Assignment is the foundation of the debt buying industry, and the industry is built on sand. Or a swamp. Because assignment is also the industry’s weak spot, and the reason why most—if not all—debt buyer lawsuits should fail.
In order to collect a debt legally, a debt buyer must prove it has the right to collect it. To do this, it must show an unbroken, valid chain of assignment back to the original creditor. Most debt buyers cannot do this.
The smoking gun
Think of a chain of assignment like a chain of evidence in a criminal case. In order to connect the smoking gun—with the culprit’s fingerprints on the trigger—to the crime scene, the police and prosecutor must be able to account for its whereabouts at every moment since the detective put it into an evidence bag at the crime scene. If they lose track of it, the evidence is no longer reliable. In order to prove that the gun—and fingerprints—in court are the same found at the scene, everyone who was in possession of the gun must come into court to testify, from the detective to the forensics expert to the guy from the evidence room.
The same thing must happen with a debt; the evidence of the debt is the smoking gun, and the contract from the original creditor to a debt buyer (and from one debt buyer to the next) is part of the proof of where the debt has been.
Debt buyers’ proof problems
Debt buyers could prove up the chain of assignment; it just goes against their business model. That business model is to file (tens or hundreds of) thousands of lawsuits without checking to see whether those lawsuits have merit, and hoping to intimidate most consumer-defendants into paying up without asking any more questions.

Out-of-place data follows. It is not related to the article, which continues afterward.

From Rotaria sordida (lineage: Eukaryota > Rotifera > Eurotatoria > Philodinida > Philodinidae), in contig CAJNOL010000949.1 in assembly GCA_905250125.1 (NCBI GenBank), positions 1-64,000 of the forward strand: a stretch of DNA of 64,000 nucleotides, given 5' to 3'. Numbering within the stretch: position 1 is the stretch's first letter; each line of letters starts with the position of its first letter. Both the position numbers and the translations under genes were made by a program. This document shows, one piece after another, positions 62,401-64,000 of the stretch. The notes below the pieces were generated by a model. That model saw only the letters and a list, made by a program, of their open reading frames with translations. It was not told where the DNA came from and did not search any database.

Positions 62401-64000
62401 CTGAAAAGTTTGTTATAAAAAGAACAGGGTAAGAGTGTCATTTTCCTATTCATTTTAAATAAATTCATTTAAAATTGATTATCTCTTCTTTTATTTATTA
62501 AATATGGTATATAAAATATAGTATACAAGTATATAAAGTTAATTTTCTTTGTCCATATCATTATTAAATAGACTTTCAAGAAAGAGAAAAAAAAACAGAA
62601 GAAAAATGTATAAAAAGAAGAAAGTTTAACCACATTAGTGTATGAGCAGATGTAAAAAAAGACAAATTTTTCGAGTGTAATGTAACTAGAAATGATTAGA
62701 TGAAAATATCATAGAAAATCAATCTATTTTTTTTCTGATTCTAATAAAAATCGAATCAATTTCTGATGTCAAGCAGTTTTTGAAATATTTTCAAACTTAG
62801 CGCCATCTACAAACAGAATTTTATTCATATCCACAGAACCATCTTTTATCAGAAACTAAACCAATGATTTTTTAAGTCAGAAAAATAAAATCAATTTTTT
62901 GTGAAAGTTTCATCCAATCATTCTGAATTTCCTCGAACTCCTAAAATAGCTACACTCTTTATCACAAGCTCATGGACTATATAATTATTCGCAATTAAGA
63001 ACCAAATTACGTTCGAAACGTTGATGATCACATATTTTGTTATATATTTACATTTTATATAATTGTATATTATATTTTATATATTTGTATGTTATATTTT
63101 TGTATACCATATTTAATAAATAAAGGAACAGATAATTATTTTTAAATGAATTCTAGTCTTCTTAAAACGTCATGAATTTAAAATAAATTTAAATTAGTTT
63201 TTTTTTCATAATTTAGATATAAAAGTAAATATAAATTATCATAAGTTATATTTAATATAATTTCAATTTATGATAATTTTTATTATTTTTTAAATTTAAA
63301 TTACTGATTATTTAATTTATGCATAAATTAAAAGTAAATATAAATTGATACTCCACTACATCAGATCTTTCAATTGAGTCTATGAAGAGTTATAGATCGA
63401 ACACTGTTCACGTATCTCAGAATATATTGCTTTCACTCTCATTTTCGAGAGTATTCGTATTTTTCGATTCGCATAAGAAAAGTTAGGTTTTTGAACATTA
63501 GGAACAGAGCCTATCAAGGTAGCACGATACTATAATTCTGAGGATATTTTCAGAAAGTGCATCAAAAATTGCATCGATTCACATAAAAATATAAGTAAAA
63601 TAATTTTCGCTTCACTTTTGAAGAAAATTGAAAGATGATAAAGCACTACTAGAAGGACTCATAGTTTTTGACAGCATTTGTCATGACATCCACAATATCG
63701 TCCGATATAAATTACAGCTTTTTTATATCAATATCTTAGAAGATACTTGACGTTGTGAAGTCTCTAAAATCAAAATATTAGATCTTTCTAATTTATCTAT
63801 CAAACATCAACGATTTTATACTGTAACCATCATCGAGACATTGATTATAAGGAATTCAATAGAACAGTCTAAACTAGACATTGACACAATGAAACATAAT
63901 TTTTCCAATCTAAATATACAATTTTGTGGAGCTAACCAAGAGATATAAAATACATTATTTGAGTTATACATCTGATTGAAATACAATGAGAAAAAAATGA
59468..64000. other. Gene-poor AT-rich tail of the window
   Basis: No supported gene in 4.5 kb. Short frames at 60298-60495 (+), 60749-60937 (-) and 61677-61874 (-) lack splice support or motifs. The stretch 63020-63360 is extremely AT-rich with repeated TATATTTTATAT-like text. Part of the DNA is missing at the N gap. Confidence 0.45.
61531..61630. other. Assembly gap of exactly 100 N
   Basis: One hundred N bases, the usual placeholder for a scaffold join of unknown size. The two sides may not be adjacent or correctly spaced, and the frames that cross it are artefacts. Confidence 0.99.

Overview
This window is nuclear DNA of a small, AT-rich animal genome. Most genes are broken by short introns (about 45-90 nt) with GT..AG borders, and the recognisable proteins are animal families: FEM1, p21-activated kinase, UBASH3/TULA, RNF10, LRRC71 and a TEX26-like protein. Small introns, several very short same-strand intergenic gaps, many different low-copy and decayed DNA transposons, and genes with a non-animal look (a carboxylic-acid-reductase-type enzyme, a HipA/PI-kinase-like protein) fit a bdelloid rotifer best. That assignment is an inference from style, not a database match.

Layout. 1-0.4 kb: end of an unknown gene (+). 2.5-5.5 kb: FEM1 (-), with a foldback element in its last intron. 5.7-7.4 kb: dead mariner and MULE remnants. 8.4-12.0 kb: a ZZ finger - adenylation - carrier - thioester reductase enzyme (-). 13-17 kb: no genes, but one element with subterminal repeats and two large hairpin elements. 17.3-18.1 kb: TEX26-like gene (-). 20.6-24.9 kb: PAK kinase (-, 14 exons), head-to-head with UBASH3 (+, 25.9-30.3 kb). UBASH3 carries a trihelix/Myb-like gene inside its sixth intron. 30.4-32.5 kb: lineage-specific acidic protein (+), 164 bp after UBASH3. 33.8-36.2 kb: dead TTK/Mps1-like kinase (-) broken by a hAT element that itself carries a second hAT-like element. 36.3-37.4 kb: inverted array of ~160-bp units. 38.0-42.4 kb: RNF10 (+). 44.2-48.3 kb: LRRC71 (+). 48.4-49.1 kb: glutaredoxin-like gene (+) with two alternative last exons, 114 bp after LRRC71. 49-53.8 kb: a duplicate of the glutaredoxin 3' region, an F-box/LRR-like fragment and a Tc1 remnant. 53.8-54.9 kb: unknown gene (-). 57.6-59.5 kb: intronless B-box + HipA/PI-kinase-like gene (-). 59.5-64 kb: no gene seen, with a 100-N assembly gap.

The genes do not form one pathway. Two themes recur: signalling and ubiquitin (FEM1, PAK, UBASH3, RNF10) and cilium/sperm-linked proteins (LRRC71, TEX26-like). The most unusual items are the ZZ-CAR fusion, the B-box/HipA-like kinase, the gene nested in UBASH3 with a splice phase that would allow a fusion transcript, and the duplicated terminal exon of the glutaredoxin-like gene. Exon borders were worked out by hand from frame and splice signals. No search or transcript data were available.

And most do, so the business model works.
But most consumers should win their debt buyer lawsuits, because debt buyers cannot produce any competent evidence to support their claims.
The evidence problems start with the original creditor. Until recently, few kept copies of credit applications with the consumer’s signature, or even a complete set of account statements. Some creditors have improved their record-keeping, but those records rarely travel with the debt as it is bought and sold. So debt buyers generally do not have those records when they collect, and most file lawsuits without bothering to get this basic evidence.
In part, this is because requesting proof before suit would probably slow down the debt collection freight train. Also, debt buyers apparently have to pay for that proof, which would add expense to delay.
Even if debt buyers did get the evidence from the original creditors, there remains the problem of proving its whereabouts.
Generally, debt buyers produce only a bill of sale to “prove” the sale. The bill of sale is a generic document that never mentions the debt at issue. That makes it no good proof of anything. It generally refers to an exhibit with the list of accounts sold—which is never attached. At best, a debt buyer may produce a single line from a spreadsheet (the exhibit is rarely an actual document).
Finally, when a debt buyer does produce what seems to be adequate proof, watch out for robo-signing, which has long been business as usual in the debt buying industry.
Challenging the evidence of assignment
If challenged with well-drafted discovery requests and a competent consumer attorney, most debt buyer lawsuits should fail. You can find some forms to get you started, but you are better off consulting with a consumer lawyer as soon as you receive a call or summons from a debt buyer.